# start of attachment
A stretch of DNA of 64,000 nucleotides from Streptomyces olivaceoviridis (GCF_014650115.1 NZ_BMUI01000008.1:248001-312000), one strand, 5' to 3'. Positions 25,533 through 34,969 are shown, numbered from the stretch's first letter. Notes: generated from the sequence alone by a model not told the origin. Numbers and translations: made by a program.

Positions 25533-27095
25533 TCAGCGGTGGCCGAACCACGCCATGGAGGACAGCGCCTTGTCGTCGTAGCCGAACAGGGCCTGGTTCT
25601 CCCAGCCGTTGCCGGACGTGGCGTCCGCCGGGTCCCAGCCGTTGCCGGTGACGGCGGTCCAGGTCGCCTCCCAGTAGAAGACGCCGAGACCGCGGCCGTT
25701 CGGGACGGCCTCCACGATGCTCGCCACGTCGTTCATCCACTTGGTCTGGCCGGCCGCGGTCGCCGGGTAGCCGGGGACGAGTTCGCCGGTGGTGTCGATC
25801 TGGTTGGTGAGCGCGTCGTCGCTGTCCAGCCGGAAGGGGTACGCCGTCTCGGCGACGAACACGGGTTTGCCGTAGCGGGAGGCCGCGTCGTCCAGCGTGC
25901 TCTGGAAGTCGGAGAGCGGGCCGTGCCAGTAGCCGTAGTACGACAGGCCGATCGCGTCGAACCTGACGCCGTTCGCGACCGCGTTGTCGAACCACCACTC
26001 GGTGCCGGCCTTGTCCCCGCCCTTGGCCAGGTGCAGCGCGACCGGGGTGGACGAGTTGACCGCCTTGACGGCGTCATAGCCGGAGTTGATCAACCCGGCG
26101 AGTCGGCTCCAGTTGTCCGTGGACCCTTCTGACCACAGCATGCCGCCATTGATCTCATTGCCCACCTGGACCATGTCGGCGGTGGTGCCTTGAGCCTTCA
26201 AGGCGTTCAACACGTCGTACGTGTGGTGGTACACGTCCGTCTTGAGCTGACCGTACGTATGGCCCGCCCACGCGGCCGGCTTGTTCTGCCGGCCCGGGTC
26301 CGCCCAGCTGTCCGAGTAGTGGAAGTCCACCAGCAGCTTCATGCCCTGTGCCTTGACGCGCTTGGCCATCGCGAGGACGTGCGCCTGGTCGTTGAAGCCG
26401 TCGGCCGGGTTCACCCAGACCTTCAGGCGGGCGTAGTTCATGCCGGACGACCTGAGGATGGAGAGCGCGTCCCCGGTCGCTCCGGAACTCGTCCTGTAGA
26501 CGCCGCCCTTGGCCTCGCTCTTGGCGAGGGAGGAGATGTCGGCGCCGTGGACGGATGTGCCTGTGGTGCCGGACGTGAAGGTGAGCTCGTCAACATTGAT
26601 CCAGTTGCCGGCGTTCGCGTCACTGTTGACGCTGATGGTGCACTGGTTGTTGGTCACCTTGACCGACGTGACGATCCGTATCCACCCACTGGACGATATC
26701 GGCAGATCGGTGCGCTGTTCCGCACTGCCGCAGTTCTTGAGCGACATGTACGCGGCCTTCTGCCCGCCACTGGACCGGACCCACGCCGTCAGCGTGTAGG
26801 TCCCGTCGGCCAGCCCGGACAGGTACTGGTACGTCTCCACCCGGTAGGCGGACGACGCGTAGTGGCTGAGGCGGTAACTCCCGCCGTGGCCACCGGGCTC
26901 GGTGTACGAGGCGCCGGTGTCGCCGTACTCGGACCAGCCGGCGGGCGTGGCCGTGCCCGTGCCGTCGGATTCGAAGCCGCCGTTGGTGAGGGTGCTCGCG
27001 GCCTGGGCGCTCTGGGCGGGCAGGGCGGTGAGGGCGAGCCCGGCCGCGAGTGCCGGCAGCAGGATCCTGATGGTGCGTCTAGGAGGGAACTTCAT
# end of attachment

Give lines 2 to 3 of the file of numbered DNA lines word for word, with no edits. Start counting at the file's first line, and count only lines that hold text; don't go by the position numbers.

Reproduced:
Positions 25533-27095
25533 TCAGCGGTGGCCGAACCACGCCATGGAGGACAGCGCCTTGTCGTCGTAGCCGAACAGGGCCTGGTTCT